I think in the future we might come to identify these Batman pictures more and more by the era in which they were made. The original comic Batman was very close to the Shadow, and inspired as well by Mabuse and Fantomas. In a way it was a throwback, and perhaps that gave Batman his somewhat original flavor within the golden age of comics. The television show is already synonymous with the swinging 60s––I vaguely recall Batman & Robin saving the flower children from Otto Preminger, though I might be confusing several episodes in my head. The '89 movie gives us villains out of the paranoid fever dreams of the Reagan era––blighted cities full of criminal "rats," legitimately filthy–looking and smacked out of their minds, with Nicholson as the king rat, a chintzy mob boss who wants to be on the front cover of Vogue. The Nolan films are locked into their post–9/11 era; all the key villains are terrorists, state-sponsored torturers, or would-be war profiteers. The actual mobsters in these films––who would be given grotesquely individualized character in the Burton films––are hardly even treated as criminals in post9/11 Batman. They're almost just community representatives, glum figures in the backgrounds of Mean Streets, next to the Joker (who is most aggressively stripped of most of his usual mob connections for this outing). By the third movie, Batman is so preoccupied with uber-terrorism and nuclear bombs that he seems to have no time left to bust Eric Roberts' chops. The Dark Knight in particular very awkwardly shoe-horns in a whole surveillance-state commentary (a very inconclusive one, but I suppose Warners did not want a finger pressed too hard on that scale), and Bane's whole setup is meant to be strongly redolent of Al Qaeda––or, more precisely, our fears at the time of what Al Qaeda was capable of. The Affleck Batman movies I think will come to represent the Trump era. His is an old and hateful Batman, who wages war primarily against ideas and symbols, and sometimes only the vivid paranoia blossoming in his own mind (witness the "American Nightmare" of Darkseid unspooling in his dreams––Patrick Batman would certainly call this vision "some weird shit"). He repeatedly blurts out sweaty assurances of how rich he is. His relationships with allies are incredibly shaky, he has trouble closing deals (Aquaman won't join up with him, Wonder Woman brands him a hypocrite and is worried he's going off the deep end, and he keeps referring to Amy Adams as "the big gun," with her having no say in the matter), and he is obsessed with glamorous brutality of presentation (his relentless, fetishized body-building a la Riefenstahl) and the administration of bitter, overblown, personalized vengeance against anyone he views as an enemy (he means to impale Superman, and KGBeast and the others who kidnap Martha Kent get extraordinary retribution. The current Batman is more casual a murderer than James Bond, and whensoever he does take someone in rather than killing them, it's easy to imagine him telling the cops not to be "too nice" when they put him in the squad car (after all, he does show up in prison later to brand them so that the other inmates will put them on some nonsensical death list). We're teetering on a scary precipice where it looks like Affleck's Batman may continue for another go-round, or Joe Biden might take over as Batman––wait, I mean Robert Pattinson. Will things turn out a return to Nolan-era nostalgia for the caped crusader? One things for sure; without universal health care in Gotham, all those people Batman puts in the hospital will end up costing us taxpayers more than twice as much as they could be costing us. I'm pretty sure Bob the goon isn't insured since they took away the individual mandate. Dominant amongst these impressions is that this is a Batman more at home than ever with his own authoritarian leanings––a man who confuses doing what makes him feel right with doing good for others (by which I mostly mean that killing Superman is absolutely right for him, but he justifies it by making Superman "our enemy" in his mind), who builds allies amongst authoritarian peers rather than a team of experts and a reliance on the innate decency and courage of his city's citizens (as does Patrick Batman, ultimately––though he makes a deadly technological breakthrough and proliferates it without batting an eye, and that is still disquieting).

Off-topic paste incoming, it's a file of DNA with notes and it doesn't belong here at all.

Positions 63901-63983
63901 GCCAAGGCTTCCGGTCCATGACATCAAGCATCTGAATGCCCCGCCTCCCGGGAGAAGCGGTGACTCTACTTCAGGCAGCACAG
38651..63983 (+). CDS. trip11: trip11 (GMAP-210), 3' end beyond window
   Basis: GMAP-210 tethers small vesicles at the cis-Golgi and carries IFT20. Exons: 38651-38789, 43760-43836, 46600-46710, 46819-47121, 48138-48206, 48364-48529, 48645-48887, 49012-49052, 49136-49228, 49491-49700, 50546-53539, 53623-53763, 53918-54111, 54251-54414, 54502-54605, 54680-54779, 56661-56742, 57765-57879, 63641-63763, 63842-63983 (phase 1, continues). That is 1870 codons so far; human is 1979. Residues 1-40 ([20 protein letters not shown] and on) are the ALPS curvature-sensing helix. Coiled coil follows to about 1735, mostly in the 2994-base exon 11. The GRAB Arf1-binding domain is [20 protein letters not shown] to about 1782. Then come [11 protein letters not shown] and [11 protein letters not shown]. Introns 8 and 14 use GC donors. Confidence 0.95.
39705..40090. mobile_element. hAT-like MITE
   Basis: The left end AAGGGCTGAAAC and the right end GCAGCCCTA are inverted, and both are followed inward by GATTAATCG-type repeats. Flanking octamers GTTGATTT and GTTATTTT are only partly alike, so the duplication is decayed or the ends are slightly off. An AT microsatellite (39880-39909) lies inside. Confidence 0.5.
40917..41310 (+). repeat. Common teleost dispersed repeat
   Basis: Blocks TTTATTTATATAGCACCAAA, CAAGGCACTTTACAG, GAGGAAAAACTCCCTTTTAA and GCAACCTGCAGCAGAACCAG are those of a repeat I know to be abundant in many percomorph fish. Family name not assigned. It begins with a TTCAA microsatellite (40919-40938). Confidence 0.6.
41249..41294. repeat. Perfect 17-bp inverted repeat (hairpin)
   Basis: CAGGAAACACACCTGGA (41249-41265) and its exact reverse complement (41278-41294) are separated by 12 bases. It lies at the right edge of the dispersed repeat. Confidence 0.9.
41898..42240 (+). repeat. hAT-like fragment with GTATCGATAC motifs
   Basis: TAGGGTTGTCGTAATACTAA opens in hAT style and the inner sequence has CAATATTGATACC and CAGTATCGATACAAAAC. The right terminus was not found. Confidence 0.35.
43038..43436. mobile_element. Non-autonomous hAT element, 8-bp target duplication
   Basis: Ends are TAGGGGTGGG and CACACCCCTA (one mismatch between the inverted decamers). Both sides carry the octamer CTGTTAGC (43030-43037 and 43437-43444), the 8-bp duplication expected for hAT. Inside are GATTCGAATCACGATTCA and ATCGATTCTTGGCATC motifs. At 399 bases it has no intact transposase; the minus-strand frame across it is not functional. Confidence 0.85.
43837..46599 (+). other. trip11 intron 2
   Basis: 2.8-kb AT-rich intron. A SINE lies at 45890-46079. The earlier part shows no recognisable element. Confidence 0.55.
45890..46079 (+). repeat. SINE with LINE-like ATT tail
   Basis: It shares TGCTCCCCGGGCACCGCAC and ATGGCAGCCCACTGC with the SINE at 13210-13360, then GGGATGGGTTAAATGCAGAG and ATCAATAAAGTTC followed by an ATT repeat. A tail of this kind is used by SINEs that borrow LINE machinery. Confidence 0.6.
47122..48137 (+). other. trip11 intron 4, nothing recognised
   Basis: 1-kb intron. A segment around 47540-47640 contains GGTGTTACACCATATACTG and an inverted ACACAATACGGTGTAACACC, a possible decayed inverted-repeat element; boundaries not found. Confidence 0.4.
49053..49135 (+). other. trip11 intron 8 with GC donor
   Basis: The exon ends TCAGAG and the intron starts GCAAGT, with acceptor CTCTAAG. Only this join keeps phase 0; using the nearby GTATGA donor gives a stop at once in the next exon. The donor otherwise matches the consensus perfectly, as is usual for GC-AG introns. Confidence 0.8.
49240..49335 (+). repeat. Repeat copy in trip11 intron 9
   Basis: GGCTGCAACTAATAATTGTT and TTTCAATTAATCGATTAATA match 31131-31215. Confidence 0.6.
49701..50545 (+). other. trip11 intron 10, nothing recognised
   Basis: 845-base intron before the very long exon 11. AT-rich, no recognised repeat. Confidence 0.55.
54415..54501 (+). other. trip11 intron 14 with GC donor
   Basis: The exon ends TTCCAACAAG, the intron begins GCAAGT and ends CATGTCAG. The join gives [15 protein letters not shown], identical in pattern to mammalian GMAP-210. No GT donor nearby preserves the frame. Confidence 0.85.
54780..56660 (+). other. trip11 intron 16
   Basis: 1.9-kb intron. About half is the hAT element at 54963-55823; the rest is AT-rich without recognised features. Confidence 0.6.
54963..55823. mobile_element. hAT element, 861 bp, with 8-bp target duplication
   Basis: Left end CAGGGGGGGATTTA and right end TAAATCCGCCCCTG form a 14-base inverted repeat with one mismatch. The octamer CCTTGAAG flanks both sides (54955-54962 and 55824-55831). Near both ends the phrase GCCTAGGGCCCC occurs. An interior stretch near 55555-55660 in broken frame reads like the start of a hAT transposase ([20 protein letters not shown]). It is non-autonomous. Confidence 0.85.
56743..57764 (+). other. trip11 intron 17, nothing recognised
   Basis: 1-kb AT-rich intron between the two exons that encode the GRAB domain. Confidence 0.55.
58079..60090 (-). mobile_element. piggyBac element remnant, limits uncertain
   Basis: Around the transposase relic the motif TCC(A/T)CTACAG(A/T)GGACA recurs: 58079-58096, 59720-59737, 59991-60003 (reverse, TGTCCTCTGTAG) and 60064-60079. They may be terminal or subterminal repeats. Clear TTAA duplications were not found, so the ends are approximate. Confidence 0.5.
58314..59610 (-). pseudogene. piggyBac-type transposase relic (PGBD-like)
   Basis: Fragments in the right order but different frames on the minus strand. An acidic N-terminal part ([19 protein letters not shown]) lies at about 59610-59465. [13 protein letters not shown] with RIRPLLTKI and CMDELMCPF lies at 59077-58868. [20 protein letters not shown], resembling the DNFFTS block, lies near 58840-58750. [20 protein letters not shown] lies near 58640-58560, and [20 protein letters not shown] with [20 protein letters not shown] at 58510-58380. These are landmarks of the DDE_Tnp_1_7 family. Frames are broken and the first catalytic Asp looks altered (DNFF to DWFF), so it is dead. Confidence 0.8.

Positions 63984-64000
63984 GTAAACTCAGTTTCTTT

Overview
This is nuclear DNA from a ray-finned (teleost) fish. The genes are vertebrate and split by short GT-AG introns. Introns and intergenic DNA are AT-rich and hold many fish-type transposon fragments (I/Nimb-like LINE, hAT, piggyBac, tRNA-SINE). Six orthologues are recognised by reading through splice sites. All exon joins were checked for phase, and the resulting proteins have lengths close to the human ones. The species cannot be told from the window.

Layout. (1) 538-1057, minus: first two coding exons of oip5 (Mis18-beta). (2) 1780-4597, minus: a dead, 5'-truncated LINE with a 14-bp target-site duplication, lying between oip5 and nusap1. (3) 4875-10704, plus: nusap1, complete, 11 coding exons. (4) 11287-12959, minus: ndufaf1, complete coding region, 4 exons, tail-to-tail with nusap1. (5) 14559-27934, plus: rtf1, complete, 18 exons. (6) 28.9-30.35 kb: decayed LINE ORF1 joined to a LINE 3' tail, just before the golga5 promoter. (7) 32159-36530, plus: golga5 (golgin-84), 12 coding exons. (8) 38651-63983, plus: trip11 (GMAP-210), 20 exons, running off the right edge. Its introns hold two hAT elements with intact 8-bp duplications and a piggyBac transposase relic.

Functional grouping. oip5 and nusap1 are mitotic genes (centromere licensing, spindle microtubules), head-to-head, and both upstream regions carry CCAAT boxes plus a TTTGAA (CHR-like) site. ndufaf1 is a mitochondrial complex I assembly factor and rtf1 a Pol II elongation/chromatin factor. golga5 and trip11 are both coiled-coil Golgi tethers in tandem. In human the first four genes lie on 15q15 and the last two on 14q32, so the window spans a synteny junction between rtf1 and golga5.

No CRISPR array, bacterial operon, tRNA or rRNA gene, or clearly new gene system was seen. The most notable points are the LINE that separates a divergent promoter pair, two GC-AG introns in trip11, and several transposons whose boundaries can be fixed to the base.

All kidding aside, I do think that since the Nolan films are firmly in the rearview mirror it is a little easier to set a place for them in the scheme of Batman media––and that place no longer feels quite so large by comparison to the other Batmans and their films. I feel now that I appreciate the Burton films more and more; they actually look backwards, toward the Donner Superman film, in their presentation of a pop–art campiness (though they seemed awfully sleek at the time). There is more humor, and their scope is such that one doesn't feel the need to take Batman too seriously. They preserve the intimacy inherent in many comic book-bound superhero confrontations. I think the Nolan films fall straight into the trap and blow the scale of events up as large as they can––really, they just embrace the bigger-than-Bond-grade–bigness, treating it as a feature rather than a bug. Does Batman need to be saving us from Nuclear armageddon? And the Nolan films brush against the surreal in a way that demands logical explanations for everything, and because of that feels dispiriting and a little joyless. Nolan is really a strange proposition as a filmmaker; he has carved out a substantial space for himself as an imagination forever poised on the edge of the irrational, and yet he seems to be the filmmaker least prepared to plunge or least capable of plunging into the genuinely dreamlike. Always I feel him reaching out, in a ham-fisted, pedantic way, grasping at the logic he finds in dream narrative, duplicating the feel of a dream through dizzying plot structure. And what I come away with is only the logic of it, and none of the dream. Never in Inception do I feel as if I am in the uncanny space of anyone's actual visions––we are watching a therapy session, in which Cobb confronts not his wife, or the ghost of his wife, but merely his guilt manifest in her screaming form (played here as well, with grinding, shrill, one-note vigor by Marion Cottilard––is this a productive actor/director relationship? Does Nolan draw out of her something we haven't seen in her before?). Similarly, his Dark Knight is a determined composition, arranged to make Batman exciting by making him seem more developed, more psychologically explicated and plausible than you ever thought possible. It is a theory of the character composed of elements I think that I should want in a Batman, but which I find that I ultimately didn't need. I don't need the logic, I don't need the motivation. I don't need the dream to be manifest as plausible psychological presentation. I don't need the public at large to respect Batman, or comics in general. Batman can remain stupid, hokey, and absurd. I wouldn't say he has great power in that form, but what power he has is maintained more consistently the less we know of or are invited to care about how he works, why he is the way he is. For myself, the lesson I've learned is that in this case, none of these things especially matter. I don't especially like the character, anyways. But I'd rather Batman be more fun.